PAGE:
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Curr Opin Pediatr. 1995 Aug;7(4):445-58.

Parental genomic imprinting.

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  • 1Sainte-Justine Hospital and Research Center, Endocrinologic Service, Montreal, Quebec, Canada.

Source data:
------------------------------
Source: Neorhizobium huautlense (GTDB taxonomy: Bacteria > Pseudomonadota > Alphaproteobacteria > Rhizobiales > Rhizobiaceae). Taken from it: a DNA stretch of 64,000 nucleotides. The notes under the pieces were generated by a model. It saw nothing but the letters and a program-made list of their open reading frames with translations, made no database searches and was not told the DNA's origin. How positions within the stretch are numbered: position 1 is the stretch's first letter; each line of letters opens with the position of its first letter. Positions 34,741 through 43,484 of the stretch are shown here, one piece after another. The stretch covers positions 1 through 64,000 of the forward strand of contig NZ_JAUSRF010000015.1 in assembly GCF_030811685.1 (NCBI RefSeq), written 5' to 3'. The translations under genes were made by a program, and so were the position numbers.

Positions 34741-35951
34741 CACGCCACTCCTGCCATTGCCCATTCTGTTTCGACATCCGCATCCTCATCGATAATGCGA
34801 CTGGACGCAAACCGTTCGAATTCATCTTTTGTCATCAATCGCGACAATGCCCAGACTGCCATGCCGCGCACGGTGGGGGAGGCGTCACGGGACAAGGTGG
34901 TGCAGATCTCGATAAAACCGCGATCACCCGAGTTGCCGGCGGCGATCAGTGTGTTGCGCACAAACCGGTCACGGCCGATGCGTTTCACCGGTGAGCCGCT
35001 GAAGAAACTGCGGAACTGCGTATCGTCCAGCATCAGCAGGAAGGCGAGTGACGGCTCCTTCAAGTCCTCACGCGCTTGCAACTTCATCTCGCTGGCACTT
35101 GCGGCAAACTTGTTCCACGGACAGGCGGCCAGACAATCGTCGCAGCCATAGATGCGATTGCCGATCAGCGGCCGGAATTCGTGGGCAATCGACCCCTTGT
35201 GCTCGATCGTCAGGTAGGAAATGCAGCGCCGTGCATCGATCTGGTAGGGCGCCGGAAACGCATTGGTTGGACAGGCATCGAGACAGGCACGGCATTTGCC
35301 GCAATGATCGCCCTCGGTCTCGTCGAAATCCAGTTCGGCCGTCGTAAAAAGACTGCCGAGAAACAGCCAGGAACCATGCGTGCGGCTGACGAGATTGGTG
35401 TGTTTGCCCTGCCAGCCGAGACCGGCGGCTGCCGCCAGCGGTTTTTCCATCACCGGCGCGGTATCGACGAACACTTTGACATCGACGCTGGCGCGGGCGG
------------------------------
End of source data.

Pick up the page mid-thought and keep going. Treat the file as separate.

Parental, or genomic, imprinting is a newly described form of genetic regulation, leading to the differential behavior of each parental copy of a gene. The precise mechanism responsible for the imprint, or allele-specific behavior of gene transcription, is still unclear; it is thought that modifications not involving the DNA base sequence (therefore, epigenetic as opposed to genetic) have occurred during the production of egg and sperm that mark genes according to parental origin. Several imprinted genes have been identified that also show allelic differences in cytosine methylation and in the timing of their replication during cell division; the relevance of this finding to imprinting mechanisms awaits further clarification. Despite our incomplete knowledge, the importance of the field of imprinting to the pediatrician is in its contribution to our understanding of the transmission behavior of many human diseases and syndromes, particularly those involving abnormal growth and development. Recent advances in the field will no doubt lead to more widely available diagnostic tools with potential applications as far-reaching as the investigation of unexplained fetal loss, prenatal diagnosis, and disease risk counseling.

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